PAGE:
El Rastro & El Museo de Reina Sofía

Every Sunday in Madrid, an enormous outdoor flea market called El Rastro is held near the center of the city. After wasting my Saturday entirely recovering my lost hours of sleep from the night before, I decided that if I was going to do anything, it would be exploring El Rastro!

I took my sweet time getting up and ready for my afternoon out and about, but finally made my way toward the center of the city. Along the way, I met up with my friend Jordan, who would be joining me on my Sunday expedition. I had absolutely NO idea what I was getting myself into. The streets in which El Rastro was held were completely packed with people. Booths lined either side of the walkway and it was nearly impossible to go more than five feet without bumping into another person. The market itself was quite a sight, though, and there were many vendors with incredibly cheap deals for fantastic looking items.

Perhaps the largest flea market I've ever been to...El Rastro!
Perhaps the largest flea market I’ve ever been to…El Rastro!

We spent a couple hours browsing the market before grabbing a quick bite to eat at a nearby Chinese restaurant. You can certainly taste the difference between American and Spanish style Chinese food! After lunch, Jordan and I parted ways, and I ran into a couple of USAC students on the metro as I was heading home. The pair invited me to join them to El Museo – Reina Sofía, and I accepted graciously, looking forward to my first museum experience in the city.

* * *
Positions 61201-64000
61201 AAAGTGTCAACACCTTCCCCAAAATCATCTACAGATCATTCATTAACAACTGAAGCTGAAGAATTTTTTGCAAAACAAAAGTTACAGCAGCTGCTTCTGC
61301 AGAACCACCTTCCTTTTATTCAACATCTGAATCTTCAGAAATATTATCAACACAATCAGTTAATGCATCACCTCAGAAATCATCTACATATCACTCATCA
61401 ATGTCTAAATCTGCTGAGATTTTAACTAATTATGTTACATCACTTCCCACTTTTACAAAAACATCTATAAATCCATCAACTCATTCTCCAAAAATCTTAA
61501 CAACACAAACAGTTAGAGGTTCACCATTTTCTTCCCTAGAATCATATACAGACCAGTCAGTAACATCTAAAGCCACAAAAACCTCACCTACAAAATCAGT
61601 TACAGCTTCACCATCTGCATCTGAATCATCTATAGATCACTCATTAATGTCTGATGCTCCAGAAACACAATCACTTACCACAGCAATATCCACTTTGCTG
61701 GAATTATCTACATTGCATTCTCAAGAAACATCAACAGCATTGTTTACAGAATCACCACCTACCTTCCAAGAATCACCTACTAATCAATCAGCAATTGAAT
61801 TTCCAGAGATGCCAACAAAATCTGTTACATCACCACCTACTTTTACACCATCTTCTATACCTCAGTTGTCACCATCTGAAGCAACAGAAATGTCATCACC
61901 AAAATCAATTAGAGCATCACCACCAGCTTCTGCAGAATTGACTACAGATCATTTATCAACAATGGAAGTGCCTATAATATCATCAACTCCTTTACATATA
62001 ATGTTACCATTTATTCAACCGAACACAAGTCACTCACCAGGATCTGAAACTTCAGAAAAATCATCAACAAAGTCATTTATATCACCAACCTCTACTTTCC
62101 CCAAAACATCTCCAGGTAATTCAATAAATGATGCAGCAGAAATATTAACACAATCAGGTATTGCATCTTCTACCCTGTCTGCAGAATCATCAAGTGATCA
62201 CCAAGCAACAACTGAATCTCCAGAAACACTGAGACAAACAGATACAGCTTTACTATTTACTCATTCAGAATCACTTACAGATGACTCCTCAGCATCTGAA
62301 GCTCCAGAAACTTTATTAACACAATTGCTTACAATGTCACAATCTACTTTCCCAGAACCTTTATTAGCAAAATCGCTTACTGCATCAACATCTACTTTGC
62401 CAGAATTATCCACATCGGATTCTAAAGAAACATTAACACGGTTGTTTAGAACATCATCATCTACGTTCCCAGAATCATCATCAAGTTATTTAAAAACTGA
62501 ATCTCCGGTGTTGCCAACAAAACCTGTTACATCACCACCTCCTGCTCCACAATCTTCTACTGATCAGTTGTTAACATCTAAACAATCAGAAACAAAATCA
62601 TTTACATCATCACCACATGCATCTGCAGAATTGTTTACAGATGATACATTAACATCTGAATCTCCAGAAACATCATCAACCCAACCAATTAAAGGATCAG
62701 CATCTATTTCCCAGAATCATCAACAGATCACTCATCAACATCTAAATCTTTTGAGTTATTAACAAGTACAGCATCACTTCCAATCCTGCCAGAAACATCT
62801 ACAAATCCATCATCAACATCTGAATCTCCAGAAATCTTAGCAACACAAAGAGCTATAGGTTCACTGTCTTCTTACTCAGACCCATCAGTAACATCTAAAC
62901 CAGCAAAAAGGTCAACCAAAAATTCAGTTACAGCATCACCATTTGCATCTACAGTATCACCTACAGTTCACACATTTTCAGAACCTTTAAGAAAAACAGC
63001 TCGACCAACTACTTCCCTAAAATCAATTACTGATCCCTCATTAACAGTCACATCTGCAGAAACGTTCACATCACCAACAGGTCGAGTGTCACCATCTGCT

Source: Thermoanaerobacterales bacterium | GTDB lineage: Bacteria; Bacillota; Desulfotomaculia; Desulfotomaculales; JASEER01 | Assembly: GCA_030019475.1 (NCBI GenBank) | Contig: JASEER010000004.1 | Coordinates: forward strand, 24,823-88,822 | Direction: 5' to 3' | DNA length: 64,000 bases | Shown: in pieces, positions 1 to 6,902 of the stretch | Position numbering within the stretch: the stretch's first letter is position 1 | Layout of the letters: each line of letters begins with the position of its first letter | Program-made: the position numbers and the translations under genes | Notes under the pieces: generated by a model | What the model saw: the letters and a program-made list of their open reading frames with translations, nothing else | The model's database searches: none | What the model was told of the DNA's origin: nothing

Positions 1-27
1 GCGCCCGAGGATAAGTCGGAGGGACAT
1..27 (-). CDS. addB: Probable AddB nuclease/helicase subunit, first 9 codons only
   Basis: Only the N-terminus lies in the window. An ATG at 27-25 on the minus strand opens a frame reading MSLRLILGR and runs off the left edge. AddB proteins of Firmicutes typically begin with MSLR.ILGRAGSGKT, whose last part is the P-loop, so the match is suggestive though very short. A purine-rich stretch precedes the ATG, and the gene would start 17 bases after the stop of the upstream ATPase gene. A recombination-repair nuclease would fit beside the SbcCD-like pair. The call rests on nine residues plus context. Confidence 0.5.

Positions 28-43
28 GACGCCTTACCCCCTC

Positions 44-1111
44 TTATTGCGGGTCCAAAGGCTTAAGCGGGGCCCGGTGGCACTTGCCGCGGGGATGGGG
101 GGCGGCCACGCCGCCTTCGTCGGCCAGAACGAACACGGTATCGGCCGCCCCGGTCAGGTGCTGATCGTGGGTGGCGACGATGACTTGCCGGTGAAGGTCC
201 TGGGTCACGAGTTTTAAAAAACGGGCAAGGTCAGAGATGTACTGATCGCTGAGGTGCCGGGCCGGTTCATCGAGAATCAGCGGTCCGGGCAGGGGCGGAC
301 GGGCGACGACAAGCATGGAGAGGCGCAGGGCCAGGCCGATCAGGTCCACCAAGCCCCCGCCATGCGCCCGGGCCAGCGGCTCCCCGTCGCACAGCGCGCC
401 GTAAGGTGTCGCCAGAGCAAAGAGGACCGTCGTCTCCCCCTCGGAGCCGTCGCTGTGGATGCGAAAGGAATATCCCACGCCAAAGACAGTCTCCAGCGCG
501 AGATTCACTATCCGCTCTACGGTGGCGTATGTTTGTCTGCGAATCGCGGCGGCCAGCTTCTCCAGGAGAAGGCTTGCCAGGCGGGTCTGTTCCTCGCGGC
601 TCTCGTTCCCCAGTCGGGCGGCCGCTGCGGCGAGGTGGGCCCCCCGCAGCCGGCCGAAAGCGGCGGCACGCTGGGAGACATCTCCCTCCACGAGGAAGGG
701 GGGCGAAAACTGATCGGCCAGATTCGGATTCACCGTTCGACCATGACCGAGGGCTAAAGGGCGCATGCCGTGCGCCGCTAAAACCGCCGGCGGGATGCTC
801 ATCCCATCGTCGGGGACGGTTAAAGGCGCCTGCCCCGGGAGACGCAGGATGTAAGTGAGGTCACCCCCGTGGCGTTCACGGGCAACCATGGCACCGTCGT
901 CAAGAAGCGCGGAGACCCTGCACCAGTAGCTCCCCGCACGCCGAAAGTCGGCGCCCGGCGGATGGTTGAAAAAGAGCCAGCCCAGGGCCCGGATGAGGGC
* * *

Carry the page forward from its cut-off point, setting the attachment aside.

Reina Sofía is the city’s 20th century art museum, housing a variety of collections from Spanish artists of the past century. Familiar names–Dalí, Picasso, Miró, Man Rey, and the like–graced the many rooms of the museum, and I was excited to see some of my favorite artists and movements represented. We made our way from room to room, taking our time to view the vast array of artwork. A variety of paintings, sculptures, notebooks, and films showcased the diversity of many of the artists. The two pieces I was most excited for belonged to my two favorite artists: Muchacha en la Ventana by Dalí and Guernica by Picasso.

My first time viewing a Salvador Dalí painting in person...Muchacha en la Ventana (1925).
My first time viewing a Salvador Dalí painting in person…Muchacha en la Ventana (1925).

Though Muchacha en la Ventana isn’t my favorite of Dalí’s work overall, it marked my first time ever viewing a piece by my absolute most favorite artist. I especially loved that my first piece of his wasn’t a surrealist piece. Though the Reina Sofía did offer a couple of Dalí’s more surrealist works, this piece was my favorite in the gallery. Guernica, on the other hand, had me nearly in tears. This absolutely huge Picasso hung on a dimly lit wall of the museum, and was the only painting to be seen on any of the four walls. I was overwhelmed by the enormity of the piece, which was 11.5 feet tall and just over 25 feet wide. The layers of the painting, the detail, the overall simplicity and yet complexity of the piece…it all took my breath away. I am truly honored to have been able to see it in person.

After having such a great experience at el Museo de Reina Sofía, I can’t wait to experience more of the museums here in the city, as well as in the rest of Spain (since the many Dalí museums in Cataluña are on my bucket list). I must and will satisfy my inner artist as much and as often as possible!!

xo–

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